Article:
'˜I think about gambling every minute of every day'

In part three of our investigation into gambling, Sarah Carter meets two addicts working to turn their lives around.

“I think about gambling every minute of every day.”

These are the words of compulsive gambler Chris, who began betting as a child.

But school card games soon escalated, with the now 40-year-old blowing thousands trying to chase a win.

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Chris, not his real name, has taken money from his partner’s bank account, and even gambled his inheritance following the death of his mother.

“I will literally gamble on anything”, he admits.

“I would throw 50p against a wall to see who gets it nearer.

“I’ve had gambling binges where I’ve been in the bookies from 9am to 5pm, then got home and sat on my laptop from 5pm to 3am or 4am gambling on horses, dogs, tennis, cricket, football, then later in the night you get Aussie Rules football, women’s volleyball, just for the sake of it.”

Unlike many compulsive gamblers, Chris can’t remember his first bet.

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But he thinks it was at the age of about 11 or 12, when he would play cards for money while a pupil at Kirkham Grammar School.

He says he had a friend who was able to cheat for him, and he would win about £10 or £15 a day.

Chris, who was born in Fulwood, admits he “completely messed up” his A-levels, after spending his free time in pubs, under age, playing pool for money and playing on fruit machines.

He also turned down university offers, and ended up working for a book suppliers in Preston.

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He remembers: “I would get paid at 12 on Friday and finish work, and the money would be gone by Saturday morning, if I was lucky.

“But, at the time, I was living at home and it wasn’t a major issue because my parents bailed me out.

“I’m sure I took home about £120 a week and that all went in the fruit machine.”

Chris, who is now 40 and has a son and step-daughter, was “dragged” to Gamblers Anonymous (GA) in Preston at the age of 18, but admits he wasn’t interested at the time.

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He recalls a string of jobs, with periods of being gambling-free, while at other times blowing all his wages at once.

He remembers one particular part-time job, working in a shop in Fulwood.

He says: “I went back to the Preston meetings, but I was paying lip service because I had been on a six-month binge.

“I ended up getting arrested at the shop, because I had stolen £2,500 of scratch cards over a period of three to four months.

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“They gave me the job on the lottery counter and I didn’t tell them (about the gambling).

“It went to court, and I ended up on probation for two years and had

to repay all the money, and got sacked.” Chris found a job working for a bathroom furniture manufacturer, who let him go to probation and he managed to stop gambling for two or three years, before becoming an accountant for a multinational company.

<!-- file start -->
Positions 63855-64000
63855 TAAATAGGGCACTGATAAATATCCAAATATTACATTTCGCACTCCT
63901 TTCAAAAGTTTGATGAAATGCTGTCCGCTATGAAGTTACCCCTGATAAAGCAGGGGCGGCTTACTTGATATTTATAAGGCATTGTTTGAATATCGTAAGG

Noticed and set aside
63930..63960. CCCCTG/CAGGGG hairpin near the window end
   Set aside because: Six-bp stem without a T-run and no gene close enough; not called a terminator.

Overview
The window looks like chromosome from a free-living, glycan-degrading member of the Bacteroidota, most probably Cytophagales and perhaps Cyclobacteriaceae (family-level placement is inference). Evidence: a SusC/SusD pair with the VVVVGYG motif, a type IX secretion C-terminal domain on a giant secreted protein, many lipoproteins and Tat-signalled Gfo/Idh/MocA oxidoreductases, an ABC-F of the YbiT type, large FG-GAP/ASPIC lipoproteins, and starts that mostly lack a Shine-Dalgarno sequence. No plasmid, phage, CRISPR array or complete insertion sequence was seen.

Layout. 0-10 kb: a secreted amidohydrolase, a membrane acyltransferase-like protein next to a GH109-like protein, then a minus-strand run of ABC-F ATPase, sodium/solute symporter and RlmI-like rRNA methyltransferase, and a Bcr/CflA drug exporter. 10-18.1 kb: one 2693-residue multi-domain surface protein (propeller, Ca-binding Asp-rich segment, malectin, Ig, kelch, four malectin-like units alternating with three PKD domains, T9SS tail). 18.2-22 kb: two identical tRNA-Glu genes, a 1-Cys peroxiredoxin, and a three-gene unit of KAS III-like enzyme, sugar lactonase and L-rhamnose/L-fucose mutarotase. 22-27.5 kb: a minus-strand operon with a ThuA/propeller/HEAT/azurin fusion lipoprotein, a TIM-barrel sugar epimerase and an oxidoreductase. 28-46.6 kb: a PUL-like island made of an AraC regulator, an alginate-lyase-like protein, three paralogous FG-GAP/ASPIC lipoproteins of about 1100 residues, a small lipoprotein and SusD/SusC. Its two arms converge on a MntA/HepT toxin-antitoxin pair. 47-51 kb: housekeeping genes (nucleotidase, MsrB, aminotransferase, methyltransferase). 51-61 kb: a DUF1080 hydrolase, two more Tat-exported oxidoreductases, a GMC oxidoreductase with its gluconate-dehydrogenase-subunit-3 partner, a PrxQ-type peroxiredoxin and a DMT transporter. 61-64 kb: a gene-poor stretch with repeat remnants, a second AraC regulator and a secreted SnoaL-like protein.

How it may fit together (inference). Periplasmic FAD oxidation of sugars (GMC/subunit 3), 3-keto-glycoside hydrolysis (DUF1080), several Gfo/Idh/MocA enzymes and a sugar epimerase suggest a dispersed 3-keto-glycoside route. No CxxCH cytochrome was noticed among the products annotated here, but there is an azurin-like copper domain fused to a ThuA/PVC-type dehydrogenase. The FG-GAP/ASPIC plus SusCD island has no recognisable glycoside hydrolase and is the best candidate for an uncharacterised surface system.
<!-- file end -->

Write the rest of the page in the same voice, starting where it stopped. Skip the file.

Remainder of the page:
At that point, Chris had met his now wife, and says: “We’ve been on a rollercoaster ride for the last 12 years.”

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He admits he wasn’t attending GA meetings for the first few years of their relationship, but says the addiction then “took over again” and he went on a “mad binge”.

He remembers: “I was getting paid monthly, and one month I blew literally all my wages, all my savings, emptied her bank and took £3,000 off her credit card.

“My debts in total over the years, with loans and credit cards, have amounted to probably £250,000 to £300,000 in 10 years.

“I could have a nice house and nice car.”

Chris and his partner have split up and got back together again over the addiction, with Chris managing to control it for certain periods of time.

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But, four years ago, he says “everything just went to pot” after the death of his mother.

He remembers: “My head just went to mush and I was back at it.

“Everything was going through probate, my mum’s estate, and as an only child I was getting everything anyway.

“I ended up ringing the solicitor and asking for £1,000, and it went within hours on a combination of roulette machines and horses.”

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He says his periods of major gambling binges went on for several years after his mum died, and then says: “That’s when I really went back to GA.” He has been attending meetings ever since, and no longer controls his own money, with his wife taking care of it instead.

Chris now has a full-time job and lives in Walton-le-Dale.

He describes the addiction currently as “stable”, because his wife controls his finances, and because he is “three steps past my last chance”.

He says: “We’ve had 12 months of marriage, and I’ve nearly been kicked out three times. I’m not proud of anything I’ve done.

“I’m not proud of putting my wife through everything I’ve put her through, but I’m at a stage in my life where it’s in my past.”

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He admits that when he gambles, he gambles “out of control” and describes it as a “vicious circle” of trying to chase a win.

He says: “The size of the bet grows and the desperation grows, and it only gets worse.”

He adds: “I can’t tell you I’m never going to have a bet again.

“What I can say is, at the moment, I’m in a stable position, I feel confident, I’m looking forward to having the next 40 years of my life with my wife.”

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Click here to read how compulsive gambler Mike has managed to go for three years without a bet.

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